Animal Rights in a Secular World

For the recent chunk of human history, societies have been supported by the vast legs of religion and its devout moral codes. We have looked to scriptures, tablets and holy books for ethical guidance, and instructions on how to live. However, those foundations are crumbling, with a new secular world order beginning to sprout from the dying body of religion. The old religious principles are slowly becoming redundant. Yet, it appears that some of their deeply ingrained concepts have permeated the social consciousness, and have embedded themselves in modern standards, despite the loosening of the religious grip and the rise of atheism. An important idea that has remained in the worldwide consciousness is the concept of dominion – that humans have control over animals and the environment due to a greater intrinsic value. However, can this idea of intrinsic value, deriving from concepts of the soul, be applied to our increasingly secular and materialist world?

Let’s have a look at dominion. In Christianity, it derives from a belief in the soul and the principle of Imago Dei, which states that humans were made in the image of God. These ideas, according to some Christians, give us greater intrinsic value than animals and plants (who don’t harbour these characteristics – they were not given souls) and place us above them in the Great Chain of Being. Essentially, our divine animation places us above the ‘beasts’, meaning we can do whatever we want with them, including using animals for food and as a means to our end, such as in medical experimentation.

One might argue that prehistoric humans, with no known notion of religion, still killed animals for food, and therefore dominion cannot be considered a religious concept. However, the technology did not exist back then to measure pain and consider the rationality and autonomy of animals as we currently do, and thus there was no possible method of comparing animals to humans. Therefore, dominion in our age can be considered a non-secular concept.

There are perks to dominion, such as the use of animal meat as a food source and reducing experimental risks to humans. However, although the human race is waning off religion and entering a more materialistic age of belief, this old groove has remained; this idea that animals can be extorted for human means. To most people, the human subjugation of animals is considered a norm, due to the concept of dominion still lurking in the dark, musty recesses of our minds. Yet with atheism on the rise (25 % of England and Wales classify themselves as having no religious beliefs), a materialistic worldview seems to be incompatible with our current treatment of animals.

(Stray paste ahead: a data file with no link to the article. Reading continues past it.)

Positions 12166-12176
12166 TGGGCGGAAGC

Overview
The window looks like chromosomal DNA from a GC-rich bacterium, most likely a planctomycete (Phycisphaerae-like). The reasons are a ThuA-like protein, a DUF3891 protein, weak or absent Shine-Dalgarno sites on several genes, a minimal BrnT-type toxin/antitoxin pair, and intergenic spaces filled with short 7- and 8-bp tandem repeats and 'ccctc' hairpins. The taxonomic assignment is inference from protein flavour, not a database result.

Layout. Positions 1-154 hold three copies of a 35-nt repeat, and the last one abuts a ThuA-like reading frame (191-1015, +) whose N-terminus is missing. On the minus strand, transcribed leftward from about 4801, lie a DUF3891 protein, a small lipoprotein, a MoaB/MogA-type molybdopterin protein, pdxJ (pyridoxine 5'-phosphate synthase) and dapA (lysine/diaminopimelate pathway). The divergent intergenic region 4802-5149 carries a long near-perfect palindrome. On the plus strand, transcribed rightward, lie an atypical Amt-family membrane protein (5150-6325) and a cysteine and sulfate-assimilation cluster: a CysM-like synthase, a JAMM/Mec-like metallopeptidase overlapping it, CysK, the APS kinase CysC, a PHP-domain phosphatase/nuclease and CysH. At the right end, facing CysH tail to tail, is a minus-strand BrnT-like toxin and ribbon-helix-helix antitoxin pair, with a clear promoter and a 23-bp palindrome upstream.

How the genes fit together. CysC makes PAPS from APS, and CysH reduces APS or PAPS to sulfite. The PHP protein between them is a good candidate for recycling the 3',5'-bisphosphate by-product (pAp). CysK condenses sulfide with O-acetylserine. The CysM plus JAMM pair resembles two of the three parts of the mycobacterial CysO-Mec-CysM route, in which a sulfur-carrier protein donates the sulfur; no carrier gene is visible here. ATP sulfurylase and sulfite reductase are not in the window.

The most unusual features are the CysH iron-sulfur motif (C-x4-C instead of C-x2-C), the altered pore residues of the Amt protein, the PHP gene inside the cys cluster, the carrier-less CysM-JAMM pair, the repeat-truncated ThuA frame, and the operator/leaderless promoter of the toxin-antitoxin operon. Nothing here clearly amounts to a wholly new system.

To understand this, we’ll have to backtrack to religious morality. Theists argue that without absolute and deontological rules to live by, morality becomes relative and leads to social disorder. This is largely considered to be a flawed belief, as there is no convincing evidence for the existence of a divine being, subsequently refuting Divine Law, from which theists pluck their moral codes.  Subsequently, it has seemed rational for people to switch to a materialistic and naturalistic worldview, where only physical interactions occur. This is the crucial point at which we have changed our beliefs, but forgotten to re-establish ethics concerning the treatment of living beings. Why don’t we formulate some rules?

Firstly, we are able to rule out the application of ethics to non-living matter, such as rocks, due to unobserved and unmeasured rationality, autonomy or ability to feel pain (caused by material interactions, if we are to follow this worldview). Plants can also be ruled out due to not meeting the criterion of self-consciousness. Thus we come to the dilemma of whether humans and non-humans can be considered equal.

Secular ethics based on materialism cannot make the distinction between humans and non-humans, as both parties are capable of rationality, autonomy and self-awareness and both are capable of feeling pain. If all living matter is fundamentally equal, inequalities in different forms of such matter are absurd without a moral principle that places humans above animals.  If the Golden Rule is applied here (do unto others only that which you would have done unto you), current treatment of animals can be considered a form of discrimination: ‘speciesism’, according to Peter Singer. It is impossible to tell how much pain a lamb feels when slaughtered, yet we can measure a lamb’s material reactions to pain, just as we can in humans. Both animals and humans meet the criteria, so what’s the difference? Why not slaughter humans and sell their meat in supermarkets? According to materialism, it’s perfectly acceptable.

This is the problem, limiting our morals and ethics to the human race is now becoming arbitrary when we apply materialism to ethics and are forced to consider animals to be on the same grounds as us. In a secular world, any action that causes harm to a being must be treated equally, regardless of the being. The loss of the belief in an intrinsic human value has downgraded us to the level of beast, and to think otherwise would be speciesism.

Theoretically, animal equality is a sound argument, and one that highlights the ethical fallacies deriving from purely material beliefs within a secular worldview. However, it may not be pragmatically feasible, as meat contributes largely to the global food economy, with the meat and poultry industry contributing $832 Billion to the US economy alone. It will be a hard task to end animal slaughter and maltreatment for human benefit, but one that will hopefully come to fruition if we wish to live by coherent ethics.

Contributed by Mustafa Majeed

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